It walks around in disguise, making people look and act crazy. Depression, for example, is a problem caused when serotonin is not properly absorbed by the receptors in the brain. This is a chemical problem, not something you can think yourself out of. When pathways are damaged and neurotransmitters aren’t firing correctly and their reuptake is interrupted, medication corrects what is broken. It allows the brain to work as intended. Selective Serotonin Reuptake Inhibitors, or SSRIs, are the most common medications prescribed for depression and anxiety. They literally act like a lid, holding the serotonin down in the receptor so it can be absorbed as intended. It is not some kind of happy pill that helps you forget your problems.

Some drugs, like lithium, have less information available about how they work in the brain. We just know that for some people, like myself, they are lifesavers. When my kidneys revolted against lithium earlier this year, I was and still am devastated. After fifteen years, I had to go back to the drawing board and find a new base to my medication cocktail.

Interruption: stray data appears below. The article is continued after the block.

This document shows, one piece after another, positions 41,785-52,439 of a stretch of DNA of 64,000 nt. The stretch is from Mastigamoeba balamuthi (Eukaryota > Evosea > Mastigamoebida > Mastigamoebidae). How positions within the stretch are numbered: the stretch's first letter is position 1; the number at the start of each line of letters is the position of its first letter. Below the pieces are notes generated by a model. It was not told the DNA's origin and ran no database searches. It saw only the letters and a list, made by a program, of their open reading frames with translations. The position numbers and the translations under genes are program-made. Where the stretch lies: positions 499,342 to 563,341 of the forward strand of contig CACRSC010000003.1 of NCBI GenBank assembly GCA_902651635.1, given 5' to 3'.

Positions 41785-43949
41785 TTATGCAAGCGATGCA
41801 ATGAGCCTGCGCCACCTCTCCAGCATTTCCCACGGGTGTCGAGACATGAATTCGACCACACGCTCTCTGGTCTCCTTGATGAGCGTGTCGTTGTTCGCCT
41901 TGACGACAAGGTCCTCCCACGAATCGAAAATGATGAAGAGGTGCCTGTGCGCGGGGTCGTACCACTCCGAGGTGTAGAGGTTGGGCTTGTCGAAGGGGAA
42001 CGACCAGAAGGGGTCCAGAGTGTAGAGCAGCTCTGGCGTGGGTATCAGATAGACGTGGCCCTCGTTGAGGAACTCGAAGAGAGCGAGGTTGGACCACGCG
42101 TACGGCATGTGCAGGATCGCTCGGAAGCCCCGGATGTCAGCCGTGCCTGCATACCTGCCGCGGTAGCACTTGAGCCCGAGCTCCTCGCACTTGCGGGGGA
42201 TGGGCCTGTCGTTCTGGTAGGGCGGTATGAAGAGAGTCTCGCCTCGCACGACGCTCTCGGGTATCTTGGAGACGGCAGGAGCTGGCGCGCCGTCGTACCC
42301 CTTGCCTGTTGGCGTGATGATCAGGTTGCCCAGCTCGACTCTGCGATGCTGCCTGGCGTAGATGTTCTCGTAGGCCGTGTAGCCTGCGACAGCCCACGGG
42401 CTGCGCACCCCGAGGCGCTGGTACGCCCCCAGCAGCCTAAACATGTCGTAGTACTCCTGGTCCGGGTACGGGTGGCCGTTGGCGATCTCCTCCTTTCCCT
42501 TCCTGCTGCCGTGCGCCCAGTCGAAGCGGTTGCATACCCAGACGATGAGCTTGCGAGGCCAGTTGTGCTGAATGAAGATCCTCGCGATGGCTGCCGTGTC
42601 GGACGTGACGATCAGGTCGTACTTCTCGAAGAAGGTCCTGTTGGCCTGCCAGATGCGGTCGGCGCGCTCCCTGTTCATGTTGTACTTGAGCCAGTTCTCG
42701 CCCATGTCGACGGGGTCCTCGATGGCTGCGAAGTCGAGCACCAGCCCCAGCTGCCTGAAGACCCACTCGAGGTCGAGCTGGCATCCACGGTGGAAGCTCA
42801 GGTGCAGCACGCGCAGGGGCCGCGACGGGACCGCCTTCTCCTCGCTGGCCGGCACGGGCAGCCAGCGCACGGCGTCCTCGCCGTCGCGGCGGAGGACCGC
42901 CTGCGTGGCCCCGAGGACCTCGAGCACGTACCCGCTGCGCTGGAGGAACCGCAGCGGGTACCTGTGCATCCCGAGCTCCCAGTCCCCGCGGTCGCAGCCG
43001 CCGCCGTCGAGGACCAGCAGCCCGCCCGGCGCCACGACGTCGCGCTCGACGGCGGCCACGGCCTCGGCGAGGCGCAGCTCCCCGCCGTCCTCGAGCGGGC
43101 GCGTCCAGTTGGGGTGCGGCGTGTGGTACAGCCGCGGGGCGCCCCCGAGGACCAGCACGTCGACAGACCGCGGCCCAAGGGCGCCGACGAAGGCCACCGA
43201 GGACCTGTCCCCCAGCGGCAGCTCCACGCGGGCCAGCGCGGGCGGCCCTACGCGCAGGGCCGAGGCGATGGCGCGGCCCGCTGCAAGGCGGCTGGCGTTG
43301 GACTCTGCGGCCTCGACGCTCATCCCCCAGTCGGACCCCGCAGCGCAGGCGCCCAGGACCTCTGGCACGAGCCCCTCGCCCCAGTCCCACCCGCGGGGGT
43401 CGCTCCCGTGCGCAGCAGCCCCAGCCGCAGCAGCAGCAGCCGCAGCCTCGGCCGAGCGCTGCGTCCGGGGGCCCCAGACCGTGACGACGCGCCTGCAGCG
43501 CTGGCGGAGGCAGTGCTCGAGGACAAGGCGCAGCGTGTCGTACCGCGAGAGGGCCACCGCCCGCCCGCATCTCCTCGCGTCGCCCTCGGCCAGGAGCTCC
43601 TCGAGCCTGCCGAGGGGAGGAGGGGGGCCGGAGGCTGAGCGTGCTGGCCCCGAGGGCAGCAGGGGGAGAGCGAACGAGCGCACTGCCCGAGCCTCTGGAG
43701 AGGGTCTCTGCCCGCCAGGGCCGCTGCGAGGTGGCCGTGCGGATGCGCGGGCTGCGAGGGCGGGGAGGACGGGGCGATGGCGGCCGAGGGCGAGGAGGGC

Finding the right drug or combination of drugs for your unique mental illness is complicated and takes time. You have to allow the drugs time to work, which can take a few weeks. Then, if you are not seeing desired results, you have to make the decision to try and change the dose, or toss it out and start over with a different drug. It is all about trial and error, and no matter how good your doctor is, no one can predict which drug is going to work for which person with 100% accuracy. Be patient, and don’t give up on a drug right away. I had to go back and try drugs that didn’t work for me ten years ago and give them another chance. I’m glad I did, because after almost a year I’ve finally found a combination that seems to be working okay.